Return error condition from Drop impl


#1

Hi,

I have a object which has a Drop impl which performs a, maybe failing, action. Is there a possibility to return a error condition somehow?

panic! is a bit too aggressive for this purpose, as it’s not uncommon that the action fails.

The object is sharing a ctx struct, I thought of setting an error flag there which can be checked, just like C’s errno. Is there some more elegant way or pattern of doing this? Perhaps by creating a proxy object on creation with which the error can be delivered?

The code is here

Thanks, Falco


#2

In general it is not possible to return an error condition from drop. You can panic! or do a best effort cleanup and log an error message (or post it to some global channel).

However, if failure is not exceptionally rare, I would go for an explicit deallocation API along this lines

struct S {
    destroyed: bool // false for new instances
}

impl S {
    fn destroy(mut self) -> Result<()> { // takes self by value and hence can't be called twice
        self.destoryed = true;
        // do cleanup
    }
}

impl Drop for S {
    fn drop(&mut self) {
        if !self.destroyed {
            panic!("not destroyed S instance found!"); // or may be `error!(...)`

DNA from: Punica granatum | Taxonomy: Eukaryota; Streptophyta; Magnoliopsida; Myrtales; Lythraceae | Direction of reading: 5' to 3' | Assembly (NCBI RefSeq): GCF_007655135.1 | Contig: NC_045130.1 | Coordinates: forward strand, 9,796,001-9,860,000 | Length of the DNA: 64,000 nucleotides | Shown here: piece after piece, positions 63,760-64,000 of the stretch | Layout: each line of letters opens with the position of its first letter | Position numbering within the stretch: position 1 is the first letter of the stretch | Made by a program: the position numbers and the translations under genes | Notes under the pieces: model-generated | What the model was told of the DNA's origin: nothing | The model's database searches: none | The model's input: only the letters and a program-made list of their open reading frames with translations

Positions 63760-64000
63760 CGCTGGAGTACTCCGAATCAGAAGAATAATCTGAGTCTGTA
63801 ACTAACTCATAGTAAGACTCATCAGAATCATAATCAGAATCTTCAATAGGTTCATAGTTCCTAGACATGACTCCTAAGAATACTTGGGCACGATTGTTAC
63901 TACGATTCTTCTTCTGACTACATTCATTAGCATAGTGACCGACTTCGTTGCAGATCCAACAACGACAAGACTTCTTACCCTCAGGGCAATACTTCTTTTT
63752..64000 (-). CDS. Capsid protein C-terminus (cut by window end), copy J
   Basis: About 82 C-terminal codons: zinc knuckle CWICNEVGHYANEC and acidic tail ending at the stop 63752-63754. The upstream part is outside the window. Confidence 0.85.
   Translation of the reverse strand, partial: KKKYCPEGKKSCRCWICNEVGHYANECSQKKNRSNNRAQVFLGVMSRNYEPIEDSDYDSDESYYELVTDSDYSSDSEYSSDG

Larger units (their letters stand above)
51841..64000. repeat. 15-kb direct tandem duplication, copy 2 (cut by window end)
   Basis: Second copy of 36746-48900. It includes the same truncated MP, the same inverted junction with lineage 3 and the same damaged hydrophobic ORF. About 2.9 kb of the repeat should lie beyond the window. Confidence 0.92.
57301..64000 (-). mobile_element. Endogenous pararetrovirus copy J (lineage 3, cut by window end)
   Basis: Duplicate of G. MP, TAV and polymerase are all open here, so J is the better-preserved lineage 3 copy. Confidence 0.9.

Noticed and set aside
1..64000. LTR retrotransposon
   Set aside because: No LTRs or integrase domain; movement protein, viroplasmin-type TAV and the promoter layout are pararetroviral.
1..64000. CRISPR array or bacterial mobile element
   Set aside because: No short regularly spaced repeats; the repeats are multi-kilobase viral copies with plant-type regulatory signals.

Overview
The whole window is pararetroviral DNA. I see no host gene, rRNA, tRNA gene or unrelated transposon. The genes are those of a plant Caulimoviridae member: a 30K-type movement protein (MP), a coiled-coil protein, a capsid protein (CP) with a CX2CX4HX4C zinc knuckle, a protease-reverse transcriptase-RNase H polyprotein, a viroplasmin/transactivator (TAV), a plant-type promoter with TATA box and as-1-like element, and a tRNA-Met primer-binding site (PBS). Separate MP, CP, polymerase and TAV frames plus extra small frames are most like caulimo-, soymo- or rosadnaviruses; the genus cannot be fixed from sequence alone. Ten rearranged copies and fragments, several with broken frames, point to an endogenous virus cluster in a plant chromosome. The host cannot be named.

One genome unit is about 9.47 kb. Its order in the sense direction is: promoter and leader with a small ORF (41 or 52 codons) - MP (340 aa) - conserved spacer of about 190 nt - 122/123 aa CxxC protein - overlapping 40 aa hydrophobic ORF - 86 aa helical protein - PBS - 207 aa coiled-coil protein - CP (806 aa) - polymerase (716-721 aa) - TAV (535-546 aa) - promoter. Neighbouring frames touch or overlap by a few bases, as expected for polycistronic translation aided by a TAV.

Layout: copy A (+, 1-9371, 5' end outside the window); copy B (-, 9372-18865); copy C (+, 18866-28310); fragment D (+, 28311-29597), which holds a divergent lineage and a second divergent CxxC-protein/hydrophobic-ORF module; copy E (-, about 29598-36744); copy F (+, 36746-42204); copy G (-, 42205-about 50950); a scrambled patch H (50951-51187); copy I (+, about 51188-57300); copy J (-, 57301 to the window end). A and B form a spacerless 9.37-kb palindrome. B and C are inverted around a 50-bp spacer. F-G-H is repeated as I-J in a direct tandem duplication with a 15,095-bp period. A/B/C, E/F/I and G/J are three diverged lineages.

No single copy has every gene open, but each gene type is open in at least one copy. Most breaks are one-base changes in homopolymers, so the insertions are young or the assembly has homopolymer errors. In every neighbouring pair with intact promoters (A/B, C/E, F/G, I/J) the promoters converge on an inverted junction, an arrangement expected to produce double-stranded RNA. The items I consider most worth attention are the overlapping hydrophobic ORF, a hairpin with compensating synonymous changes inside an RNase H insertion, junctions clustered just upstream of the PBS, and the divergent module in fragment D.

}
    }
}

#3

The idea if my drop impl, was to do some automatic action on drop, in this case, toggle some bits on an external IO device.

In your approach the automatic feature gets lost if I understand correctly.


#4

What if you never allowed anyone to own the object?

pub struct Object { ... }

impl Object {
    pub fn do_stuff(&mut self) { ... }
    fn finalize(self) -> Result { ... }

    pub fn with<F: FnOnce(&mut Self) -> Result>(func: F) -> Result {
        let mut object = Object { ... };
        try!(func(&mut object));
        object.finalize()
    }
}

#5

I use a TryDrop trait for things like this:

pub trait TryDrop: Drop + Sized {
    type Err: Error;

    fn try_drop(mut self) -> Result<(), Self::Err> {
        unsafe {
            let r = self.try_drop_inner();
            mem::forget(self);
            r
        }
    }

    unsafe fn try_drop_inner(&mut self) -> Result<(), Self::Err>;
}

For example:

impl Drop for Wnd {
    fn drop(&mut self) {
        unsafe { self.try_drop_inner().unwrap() }
    }
}

impl TryDrop for Wnd {
    type Err = io::Error;

    unsafe fn try_drop_inner(&mut self) -> Result<(), Self::Err> {
        match user32::DestroyWindow(self.0) {
            0 => last_error(),
            _ => Ok(())
        }
    }
}

#6

The value of the Drop trait is in its implicitness, so it’s inherently somewhat at odds with error handling, which Rust philosophy is to make explicit. For protecting a dynamic scope, @gkoz’s answer would be a decent idea.

Explicit drop functions would work well if we had a way to prevent you from leaving off the drop call (and getting a compiler-generated call to the implicit drop). Is https://github.com/rust-lang/rfcs/issues/814 still the most current proposal for that? Anyway, we can’t prevent dropping entirely because the thread might be in the middle of a panic.